I can’t cook, don’t ask me and yet everything in our family centers around food. It’s five o’clock somewhere, (like Florida) and my kids are retired. I’ve never seen three children approach mealtime with such zeal and urgency. Truly, they know how to advocate for themselves; eating so frequently and with such rigor that recent searches in my phone include “signs of tapeworm” and “how to install a padlock on the refrigerator”.
My grandmother had a paddle. Not a padlock, a paddle. It hung in her kitchen, (right next to a fire engine red colander that’s now hanging in my kitchen) so we knew not to come swarming, asking when dinner was ready. “For Naughty Children,” the paddle read, (not that we needed an explanation).
We all knew what it was for but my grandmother never hit us, not that we probably didn’t give her every reason to. “The Little Rascals” and Fight Club…on steroids comes to mind when I think of me and my cousins and the Sunday suppers at my grandma’s, (the one day we’d all crowd into her tiny kitchen like Alice’s Restaurant, complete with hubcaps to eat on). What happens in the kitchen stays in the kitchen. The woman knew her way around a skillet. Nothing compares to that sauce or the memory of sitting around her coffee ring stained table sampling the wide array of home-cooked Italian meals she’d (I wouldn’t go so far as to say lovingly) prepare for us.
But unlike my grandmother and more like my own mother, I can only claim a short repertoire of old standbys–overdone pork, undercooked chicken…everything centers around meat, the safety and preparation of which is always highly questionable, moderately nauseating and ends in a call for takeout. Typically, this elicits a Ferris Bueller “Twist and Shout” reaction followed by a somewhat candid and comical true confession of what everyone really thinks of my cooking.
My kids will undoubtedly look back fondly on the nice people at Happy Wok, Hunan Cafe and Reiki. If fortune cookies really brought fortune, we’d be swimmin’ in it. Skillets overwhelm me. I don’t want anything that I have to stand there and supervise (cut to my very short stint as a recess aide). Any recipe which requires following multiple directions, protective gear (even potholders) or the use of a thermometer are all out too. There was a very, very brief period I entertained going to nursing school. Dear Future Patients, run.
Our Sunday sauce, sadly, comes out of a big, fat jar. I think in my “younger days” (oh, how I long to be carded) I was more willing, patient and skillet friendly. My family was patient, too, like the time I substituted a can of Guinness for white wine in a pasta dish or that Thanksgiving I forgot about the great bird and we all had to make really good use of our incisors on another Chevy Chase special.
Let me just go on the record here that no one in this house is starving. Our fridge and pantry battle it out daily for reigning Jenga champ. Be careful what you pull out and when. I have “abandon cart” moments, “abandon store” moments and many, many “abandon skillet” and “abandon children” moments.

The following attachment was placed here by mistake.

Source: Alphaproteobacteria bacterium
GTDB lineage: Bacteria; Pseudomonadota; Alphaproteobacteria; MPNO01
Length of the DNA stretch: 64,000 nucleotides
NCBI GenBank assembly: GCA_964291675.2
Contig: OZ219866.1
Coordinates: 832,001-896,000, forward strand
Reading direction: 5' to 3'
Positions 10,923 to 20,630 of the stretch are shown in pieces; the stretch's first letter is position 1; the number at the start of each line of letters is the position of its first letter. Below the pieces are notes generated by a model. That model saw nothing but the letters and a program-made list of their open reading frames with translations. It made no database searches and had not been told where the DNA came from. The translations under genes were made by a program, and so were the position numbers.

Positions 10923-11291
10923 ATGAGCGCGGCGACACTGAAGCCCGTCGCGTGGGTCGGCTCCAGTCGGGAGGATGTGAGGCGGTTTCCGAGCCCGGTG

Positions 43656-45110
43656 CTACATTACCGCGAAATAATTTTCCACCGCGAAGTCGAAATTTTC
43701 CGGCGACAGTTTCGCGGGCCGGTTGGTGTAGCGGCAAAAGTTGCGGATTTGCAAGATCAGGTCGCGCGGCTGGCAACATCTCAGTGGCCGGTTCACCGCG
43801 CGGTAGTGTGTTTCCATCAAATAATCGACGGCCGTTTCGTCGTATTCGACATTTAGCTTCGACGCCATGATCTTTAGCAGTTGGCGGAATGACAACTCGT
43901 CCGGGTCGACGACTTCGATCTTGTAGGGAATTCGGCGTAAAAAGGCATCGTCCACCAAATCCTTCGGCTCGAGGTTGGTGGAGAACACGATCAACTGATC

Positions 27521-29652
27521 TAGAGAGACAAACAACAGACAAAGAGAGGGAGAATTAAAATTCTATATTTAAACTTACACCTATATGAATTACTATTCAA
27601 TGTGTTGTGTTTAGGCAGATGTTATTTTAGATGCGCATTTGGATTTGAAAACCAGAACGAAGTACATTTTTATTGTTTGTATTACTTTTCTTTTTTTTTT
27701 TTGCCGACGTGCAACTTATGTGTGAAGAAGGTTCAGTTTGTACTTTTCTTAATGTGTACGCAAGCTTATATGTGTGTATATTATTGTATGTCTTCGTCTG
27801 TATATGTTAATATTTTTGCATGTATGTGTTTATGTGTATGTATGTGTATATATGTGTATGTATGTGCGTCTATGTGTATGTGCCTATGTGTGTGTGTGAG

And don’t even get me started on school lunches. I don’t pack them, not anymore. Do our kids really need one more thing to shove in that backpack? Seriously, are they doing “Wild” or training for future careers as camels? “Are you smuggling rocks?” (I had to ask). There’s a good chance I may have to resort to black marketing my breast milk to afford chiropractic care for my kids.
I can’t be bothered; with the lunch, the dinner, basically any of it. I’m taking a little break from feeling guilty about it, too. Don’t tell my mother-in-law (the woman franchised guilt) or the mice, they’re still reeling from that gelt I tossed in the trash. By the time I sit down to eat, usually everyone’s done and then I just end up overeating (who can even look at food at this point). It’s an excuse for a break.
One day I’ll learn to make Sunday sauce. For now, the fire engine red enamel can rust on the colander and my kids can have one less thing breaking their backs. Nobody’s swinging a paddle in this house and we’ve got Reiki on speed dial. I think we’re all good here.
Columnist Lesley Kirschner grew up quiet, in the woods and devoid of siblings so her hobbies quickly became reading, writing and talking to inanimate objects. She also spent a considerable amount of time doing voice-overs for her dolls and watching too much daytime television–channel 3, sometimes channel 8, if the weather was good and the antenna wasn’t acting up. She was in attendance at school, graduated from a very much not notable college not worth mentioning and was transplanted to Wilton with her husband, Ambler Farm‘s Farmer Jonathan and their (baby makes) three children almost a decade ago. Although she never quite found her calling in life, other than perhaps the doll voice-overs, which in hindsight were eerily convincing, she’s happy to try her hand at writing and is thankful to the support and community she found on Facebook’s Buy Nothing Wilton. Lesley realizes while this is all very exciting, she’s not winning a Pulitzer so she’ll wrap it up and be quiet. She’s had a lot of practice.